The receiver appointed to unwind Christopher Faulkner's massive securities fraud scheme has sued longtime lawyers at Scheef & Stone LLP, alleging they saw signs as early as 2010 but refused to unveil the scam until it was too late.
Texas Law Firm Played Crucial Role in Faulkner Fraud Scheme
In a 31-page complaint, receiver Thomas L. Taylor III alleges Roger Crabb and Mitch Little, Texas-based Scheef & Stone's partners, were crucial players in Faulkner's fraud by drafting the documents through which Faulkner sold securities in various dubious companies. Mr. Taylor also alledged that the Scheef & Stone attorneys knew that the sales documents excluded significant facts and included out-and-out lies.
"Despite their knowledge of the red flags, which would have tipped off an attorney of reasonable skill and competence to Faulkner's fraud and violations of securities laws, defendants refused to lift the veil on the . . . fraudulent scheme." As a result, he is suing the firm and its two partners for gross negligence, breach of fiduciary duty, and aiding and abetting Faulkner's scheme -- among other things.
Firm Accused of Aiding and Abetting Faulkner Fraud Scheme
According to court documents, despite having no real background in the oil and gas industry, Faulkner portrayed himself as an expert in hydraulic fracturing and referred to himself as the "frack master," a reputation that allowed him to run a wide-ranging securities fraud scheme by selling private securities offerings in Breitling and a handful of closely related companies to unwitting investors for over five years.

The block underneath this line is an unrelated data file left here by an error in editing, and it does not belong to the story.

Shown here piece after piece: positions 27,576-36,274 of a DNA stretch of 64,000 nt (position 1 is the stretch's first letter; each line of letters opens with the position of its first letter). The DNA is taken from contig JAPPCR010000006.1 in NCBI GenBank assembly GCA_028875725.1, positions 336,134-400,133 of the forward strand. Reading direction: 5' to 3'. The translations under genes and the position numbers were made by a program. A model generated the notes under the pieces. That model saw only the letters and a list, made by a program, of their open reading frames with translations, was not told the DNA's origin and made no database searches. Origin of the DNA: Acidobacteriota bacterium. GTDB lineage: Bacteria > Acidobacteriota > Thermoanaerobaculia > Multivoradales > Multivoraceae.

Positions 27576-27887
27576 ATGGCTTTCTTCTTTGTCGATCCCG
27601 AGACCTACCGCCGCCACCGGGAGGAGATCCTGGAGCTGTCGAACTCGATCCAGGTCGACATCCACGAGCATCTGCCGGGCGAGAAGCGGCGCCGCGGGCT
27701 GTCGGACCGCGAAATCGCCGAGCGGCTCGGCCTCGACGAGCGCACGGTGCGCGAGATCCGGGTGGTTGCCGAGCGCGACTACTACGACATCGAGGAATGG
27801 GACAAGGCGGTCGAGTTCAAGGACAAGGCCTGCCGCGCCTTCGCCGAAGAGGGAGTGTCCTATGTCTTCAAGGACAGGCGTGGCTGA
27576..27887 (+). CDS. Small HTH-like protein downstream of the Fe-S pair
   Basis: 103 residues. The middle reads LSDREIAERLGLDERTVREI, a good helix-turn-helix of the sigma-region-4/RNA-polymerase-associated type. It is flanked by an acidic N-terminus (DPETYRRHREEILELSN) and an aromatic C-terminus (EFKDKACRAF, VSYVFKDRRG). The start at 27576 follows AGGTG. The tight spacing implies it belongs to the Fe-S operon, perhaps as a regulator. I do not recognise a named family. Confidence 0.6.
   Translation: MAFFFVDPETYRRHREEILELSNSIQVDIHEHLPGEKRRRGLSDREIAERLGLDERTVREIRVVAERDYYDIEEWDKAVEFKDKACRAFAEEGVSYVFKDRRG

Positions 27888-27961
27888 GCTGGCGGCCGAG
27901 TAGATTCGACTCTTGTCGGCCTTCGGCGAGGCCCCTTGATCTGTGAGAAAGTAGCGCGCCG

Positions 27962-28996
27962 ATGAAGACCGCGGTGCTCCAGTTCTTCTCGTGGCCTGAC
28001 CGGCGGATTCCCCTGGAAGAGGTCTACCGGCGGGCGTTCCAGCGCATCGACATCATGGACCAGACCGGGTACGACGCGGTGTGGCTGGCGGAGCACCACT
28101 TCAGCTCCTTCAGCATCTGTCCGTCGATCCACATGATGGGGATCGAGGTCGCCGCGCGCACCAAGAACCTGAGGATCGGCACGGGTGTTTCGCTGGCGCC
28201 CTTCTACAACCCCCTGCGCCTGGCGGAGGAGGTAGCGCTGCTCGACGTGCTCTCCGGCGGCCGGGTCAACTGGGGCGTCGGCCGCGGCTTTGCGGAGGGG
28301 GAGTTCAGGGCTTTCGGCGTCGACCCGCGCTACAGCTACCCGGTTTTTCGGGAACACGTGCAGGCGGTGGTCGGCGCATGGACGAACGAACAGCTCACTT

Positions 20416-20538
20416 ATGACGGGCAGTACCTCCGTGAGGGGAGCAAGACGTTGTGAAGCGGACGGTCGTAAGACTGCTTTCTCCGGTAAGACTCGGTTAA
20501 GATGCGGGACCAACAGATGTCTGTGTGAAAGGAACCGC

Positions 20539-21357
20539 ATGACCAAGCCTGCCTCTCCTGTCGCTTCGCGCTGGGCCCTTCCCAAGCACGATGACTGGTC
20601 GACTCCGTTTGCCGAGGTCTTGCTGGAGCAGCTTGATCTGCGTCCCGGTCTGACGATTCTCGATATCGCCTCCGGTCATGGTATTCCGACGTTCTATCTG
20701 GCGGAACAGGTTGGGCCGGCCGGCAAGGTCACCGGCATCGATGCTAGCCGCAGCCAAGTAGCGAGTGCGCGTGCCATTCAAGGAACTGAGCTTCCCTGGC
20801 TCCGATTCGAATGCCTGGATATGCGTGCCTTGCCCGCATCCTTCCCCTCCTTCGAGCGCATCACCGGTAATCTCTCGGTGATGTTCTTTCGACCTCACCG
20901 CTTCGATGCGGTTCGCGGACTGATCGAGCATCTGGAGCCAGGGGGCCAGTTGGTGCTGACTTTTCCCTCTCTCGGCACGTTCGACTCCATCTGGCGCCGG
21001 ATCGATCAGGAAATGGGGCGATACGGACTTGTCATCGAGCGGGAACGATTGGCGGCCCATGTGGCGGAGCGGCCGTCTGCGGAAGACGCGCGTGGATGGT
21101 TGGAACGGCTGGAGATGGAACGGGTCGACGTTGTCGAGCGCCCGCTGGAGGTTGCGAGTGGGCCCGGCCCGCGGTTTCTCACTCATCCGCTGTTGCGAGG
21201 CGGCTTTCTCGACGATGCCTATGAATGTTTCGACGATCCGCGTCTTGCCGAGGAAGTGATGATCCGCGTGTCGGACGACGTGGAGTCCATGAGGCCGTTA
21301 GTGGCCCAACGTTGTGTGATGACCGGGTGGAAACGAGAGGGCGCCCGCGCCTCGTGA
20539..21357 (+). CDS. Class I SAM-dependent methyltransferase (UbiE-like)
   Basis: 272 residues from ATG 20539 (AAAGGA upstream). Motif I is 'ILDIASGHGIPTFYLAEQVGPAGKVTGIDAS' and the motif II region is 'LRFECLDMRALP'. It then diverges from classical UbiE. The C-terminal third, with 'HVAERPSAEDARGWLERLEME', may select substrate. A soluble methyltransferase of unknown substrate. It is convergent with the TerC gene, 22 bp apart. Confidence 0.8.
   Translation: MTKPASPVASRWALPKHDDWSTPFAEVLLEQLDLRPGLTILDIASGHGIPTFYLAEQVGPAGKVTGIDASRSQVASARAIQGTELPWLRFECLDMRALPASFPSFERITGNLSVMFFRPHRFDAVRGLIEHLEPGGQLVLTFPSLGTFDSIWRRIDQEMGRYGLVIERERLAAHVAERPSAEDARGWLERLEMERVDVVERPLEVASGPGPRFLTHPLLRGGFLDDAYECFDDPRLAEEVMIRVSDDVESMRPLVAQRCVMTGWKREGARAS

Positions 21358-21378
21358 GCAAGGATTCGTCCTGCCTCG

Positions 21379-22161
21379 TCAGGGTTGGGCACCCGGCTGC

The heart of Faulkner's fraud included selling stocks via the fraudulent confidential information memoranda (CIMs) and private placement memoranda (PPMs), a method that enabled him to evade many SEC rules and to get away with having an unlicensed sales force hawk the securities to unwitting investors. Many of those salesmen reached an $8 million settlement with the SEC in July.
Faulkner ultimately raised roughly $150 million and funneled at least $32 million of that to himself. He was sentenced to 12 years in prison after accepting a plea deal with prosecutors, but a Texas federal judge abruptly rejected it at a hearing.
Mr. Taylor alleged that Scheef & Stone's legal work underpinned Faulkner's entire scheme as the firm began working with Faulkner in 2010 and was responsible for most (if not all) of the CIMs and PPMs used as part of the fraud. He maintains that were it not for Scheef & Stone's legal work, the Breitling fraud never would have gotten as big as it did, adding, that the law firm had sufficient evidence and "red flags" to put an end to it, but chose not to do so. According to the filing, Scheef & Stone attorneys also were intimately involved with Breitling's crew of unlicensed securities sales force.
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